FILE OBJECT AND STRGET: TOO HARD FOR NEWBIES
- I believe that the File object and StrGet are quite fiddly to use, and I had to do some very subtle checks to make sure that what I was doing was both correct and safe. Hence I would suggest adding a version of at least one of the simple functions presented here:
file set text/empty/get encoding/force read with specific encoding - AutoHotkey Community
JEE_FileSetText (aka JEE_FileWrite, this can also achieve what JEE_FileEmpty does)
(I also include JEE_FileReadForce there)
- I would steer newbies clear of FileOpen. FileOpen with 'w' ERASES/EMPTIES the file's contents, just by its presence. Even though it warns that it 'overwrites' the data in the documentation, people might assume that it can only overwrite the data, once you *do* something, not simply by opening the file. Also, people can be unclear what 'overwrites' means, in this context it means 'empties' rather than write over. I.e. it reduces the file size to 0, if you simply open it in write mode and close it.
- Another confusing thing about File objects, is that you can set the encoding using File.Encoding, but AFAIK you have to explicitly add the BOM as a string, Chr(0xFEFF), using oFile.Write, to give the file a BOM.
- I would say that the File object should be thought of as something for experts only, for dealing with binary data, or for dealing with a large file without loading it entirely into memory. IMO the simpler functionality should be available via functions, i.e. 2 or 3 of the 3 functions I outlined above.
- StrGet is fiddly for example, if you want to apply it to binary data, you can't specify to read from the first n bytes of data, only the maximum number of characters to return. Thus if you try to read binary data as though it were UTF-8, using StrGet, you can go beyond the data, unless it reaches a null byte. To apply StrGet to the binary data of a file, I'm not sure if there is an easy way to ensure that it will reach a null character, unless you create a buffer, with a null character at the end, and copy the data there. E.g. a buffer that is equal to the size of the file plus 3 null bytes to handle ANSI/UTF-8/UTF-16.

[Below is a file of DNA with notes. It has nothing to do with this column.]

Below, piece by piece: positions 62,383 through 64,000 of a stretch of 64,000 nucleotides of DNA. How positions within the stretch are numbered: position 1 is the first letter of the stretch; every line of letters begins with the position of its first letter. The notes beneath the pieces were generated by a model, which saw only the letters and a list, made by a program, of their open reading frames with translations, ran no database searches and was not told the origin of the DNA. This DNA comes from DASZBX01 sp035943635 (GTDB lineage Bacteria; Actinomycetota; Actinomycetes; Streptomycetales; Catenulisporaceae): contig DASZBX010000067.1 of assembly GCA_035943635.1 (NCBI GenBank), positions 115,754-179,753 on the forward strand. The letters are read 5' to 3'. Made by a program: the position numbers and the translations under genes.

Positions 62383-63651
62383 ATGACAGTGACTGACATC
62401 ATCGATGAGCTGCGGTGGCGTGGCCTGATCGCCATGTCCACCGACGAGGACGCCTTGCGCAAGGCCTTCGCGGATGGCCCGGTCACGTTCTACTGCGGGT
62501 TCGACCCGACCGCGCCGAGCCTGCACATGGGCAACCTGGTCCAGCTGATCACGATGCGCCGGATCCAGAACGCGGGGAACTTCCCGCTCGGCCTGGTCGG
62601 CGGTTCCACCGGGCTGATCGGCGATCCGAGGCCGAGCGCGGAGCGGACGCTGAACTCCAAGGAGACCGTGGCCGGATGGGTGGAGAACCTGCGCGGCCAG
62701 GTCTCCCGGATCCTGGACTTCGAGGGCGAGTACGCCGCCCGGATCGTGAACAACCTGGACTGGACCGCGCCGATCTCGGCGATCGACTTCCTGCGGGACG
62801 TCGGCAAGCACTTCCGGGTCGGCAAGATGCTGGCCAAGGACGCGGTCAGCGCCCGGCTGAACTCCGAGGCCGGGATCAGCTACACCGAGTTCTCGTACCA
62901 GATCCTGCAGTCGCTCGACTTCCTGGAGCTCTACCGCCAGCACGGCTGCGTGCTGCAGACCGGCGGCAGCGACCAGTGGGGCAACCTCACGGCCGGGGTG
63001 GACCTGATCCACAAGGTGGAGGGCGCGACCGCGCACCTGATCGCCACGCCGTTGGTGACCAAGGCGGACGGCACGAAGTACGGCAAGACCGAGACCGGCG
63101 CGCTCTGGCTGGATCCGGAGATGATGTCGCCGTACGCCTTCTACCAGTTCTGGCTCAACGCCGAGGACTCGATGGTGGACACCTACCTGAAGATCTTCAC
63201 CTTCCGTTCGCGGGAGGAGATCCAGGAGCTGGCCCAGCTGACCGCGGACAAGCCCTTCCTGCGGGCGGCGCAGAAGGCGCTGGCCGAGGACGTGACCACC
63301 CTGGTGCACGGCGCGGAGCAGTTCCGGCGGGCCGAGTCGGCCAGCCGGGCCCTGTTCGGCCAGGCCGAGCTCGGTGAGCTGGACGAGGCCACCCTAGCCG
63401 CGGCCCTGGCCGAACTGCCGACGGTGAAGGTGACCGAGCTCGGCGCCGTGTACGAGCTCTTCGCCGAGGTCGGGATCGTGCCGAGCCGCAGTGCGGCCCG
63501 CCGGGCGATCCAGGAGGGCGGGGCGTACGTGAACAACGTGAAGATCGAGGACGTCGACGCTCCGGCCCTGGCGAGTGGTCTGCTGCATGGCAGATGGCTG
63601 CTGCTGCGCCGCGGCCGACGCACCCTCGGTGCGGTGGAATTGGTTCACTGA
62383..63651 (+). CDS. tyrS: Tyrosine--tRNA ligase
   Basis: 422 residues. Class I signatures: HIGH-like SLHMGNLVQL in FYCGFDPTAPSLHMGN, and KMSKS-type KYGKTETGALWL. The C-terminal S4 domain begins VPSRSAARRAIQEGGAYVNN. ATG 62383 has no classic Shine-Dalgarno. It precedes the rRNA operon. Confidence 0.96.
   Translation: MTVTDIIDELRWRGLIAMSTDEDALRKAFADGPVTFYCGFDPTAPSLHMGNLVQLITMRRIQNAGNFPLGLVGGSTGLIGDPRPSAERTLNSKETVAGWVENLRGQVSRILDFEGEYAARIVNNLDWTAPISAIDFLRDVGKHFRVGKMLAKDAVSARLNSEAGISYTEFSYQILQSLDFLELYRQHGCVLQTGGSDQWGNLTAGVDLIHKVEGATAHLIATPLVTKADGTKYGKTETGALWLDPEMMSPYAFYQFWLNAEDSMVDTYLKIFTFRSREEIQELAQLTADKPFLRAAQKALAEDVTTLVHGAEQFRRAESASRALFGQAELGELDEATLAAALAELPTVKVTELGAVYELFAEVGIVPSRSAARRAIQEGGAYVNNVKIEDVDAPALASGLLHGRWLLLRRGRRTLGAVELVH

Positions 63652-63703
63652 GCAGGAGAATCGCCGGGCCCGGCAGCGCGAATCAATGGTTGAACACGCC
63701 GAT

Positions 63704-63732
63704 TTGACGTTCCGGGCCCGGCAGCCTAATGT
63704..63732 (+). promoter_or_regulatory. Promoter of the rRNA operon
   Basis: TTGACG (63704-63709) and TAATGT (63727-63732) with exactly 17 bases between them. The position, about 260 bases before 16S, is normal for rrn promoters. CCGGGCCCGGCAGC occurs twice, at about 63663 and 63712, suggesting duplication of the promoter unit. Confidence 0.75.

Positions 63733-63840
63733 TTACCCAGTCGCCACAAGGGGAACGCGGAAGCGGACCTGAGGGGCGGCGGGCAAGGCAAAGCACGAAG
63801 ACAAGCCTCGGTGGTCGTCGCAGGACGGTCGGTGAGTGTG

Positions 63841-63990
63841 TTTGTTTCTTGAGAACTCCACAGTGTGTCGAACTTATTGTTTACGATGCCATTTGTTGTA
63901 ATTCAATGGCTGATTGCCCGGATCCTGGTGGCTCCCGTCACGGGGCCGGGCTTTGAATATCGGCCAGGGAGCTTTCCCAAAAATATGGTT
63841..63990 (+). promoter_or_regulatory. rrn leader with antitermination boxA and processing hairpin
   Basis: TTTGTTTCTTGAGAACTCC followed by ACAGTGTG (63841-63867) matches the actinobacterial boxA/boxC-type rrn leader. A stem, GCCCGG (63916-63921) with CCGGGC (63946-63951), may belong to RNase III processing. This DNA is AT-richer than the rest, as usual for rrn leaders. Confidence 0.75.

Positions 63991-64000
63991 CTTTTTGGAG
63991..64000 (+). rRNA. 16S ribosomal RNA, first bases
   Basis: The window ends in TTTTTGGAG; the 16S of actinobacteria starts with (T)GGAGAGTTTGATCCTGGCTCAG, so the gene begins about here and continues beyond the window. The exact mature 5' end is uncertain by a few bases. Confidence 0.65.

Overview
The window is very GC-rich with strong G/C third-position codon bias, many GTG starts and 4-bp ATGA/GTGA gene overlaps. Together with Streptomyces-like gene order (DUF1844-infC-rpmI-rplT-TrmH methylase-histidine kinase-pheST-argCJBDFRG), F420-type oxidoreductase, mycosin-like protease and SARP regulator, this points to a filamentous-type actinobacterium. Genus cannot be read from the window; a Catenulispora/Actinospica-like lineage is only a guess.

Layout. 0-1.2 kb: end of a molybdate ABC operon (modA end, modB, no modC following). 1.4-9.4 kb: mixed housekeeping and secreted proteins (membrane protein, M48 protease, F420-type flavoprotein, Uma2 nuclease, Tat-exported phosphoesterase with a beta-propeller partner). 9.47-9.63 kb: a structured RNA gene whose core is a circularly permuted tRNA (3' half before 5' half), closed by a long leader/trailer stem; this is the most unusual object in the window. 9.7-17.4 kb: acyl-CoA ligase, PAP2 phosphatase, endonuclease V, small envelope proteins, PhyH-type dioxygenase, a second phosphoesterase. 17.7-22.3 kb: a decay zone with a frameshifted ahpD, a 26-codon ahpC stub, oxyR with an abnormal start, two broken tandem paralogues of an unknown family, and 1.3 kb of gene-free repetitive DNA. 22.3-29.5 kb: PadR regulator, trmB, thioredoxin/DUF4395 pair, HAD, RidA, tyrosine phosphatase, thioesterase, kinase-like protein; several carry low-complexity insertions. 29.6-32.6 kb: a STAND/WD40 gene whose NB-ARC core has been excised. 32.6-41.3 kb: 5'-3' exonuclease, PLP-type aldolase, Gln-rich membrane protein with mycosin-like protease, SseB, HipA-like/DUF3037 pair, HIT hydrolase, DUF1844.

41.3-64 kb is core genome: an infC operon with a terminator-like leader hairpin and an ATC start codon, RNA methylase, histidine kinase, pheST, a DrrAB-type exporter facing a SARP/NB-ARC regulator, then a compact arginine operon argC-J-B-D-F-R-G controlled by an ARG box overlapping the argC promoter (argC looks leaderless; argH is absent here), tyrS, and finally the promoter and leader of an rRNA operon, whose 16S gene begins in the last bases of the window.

SET THE TEXT OF AN EXISTING FILE
- This example shows how fiddly it can be to set the text of an existing file:
Help with %A_BACKSPACE% - AutoHotkey Community
https://autohotkey.com/boards/viewtopic ... 60#p210560
The whole thing could be done with one function. Cf. ControlGetText/ControlSetText, or setting the text of a variable, or FileRead, which are easy.
- Note: it's fiddly to make sure that you change the text but don't change the encoding of the file.
- Also, I don't like the use of FileDelete, because users should want to preserve the creation date of the file. (I know that the system sometimes tries to make assumptions to assist programs that delete a file, when they intend to empty it, prior to appending content.)
- Note: users need to know that writing to UTF-8 or UTF-16 without the BOM, means that AutoHotkey can't then automatically identify that file as UTF-8 or UTF-16, it assumes that they are ANSI. I would always encourage people to use the BOM.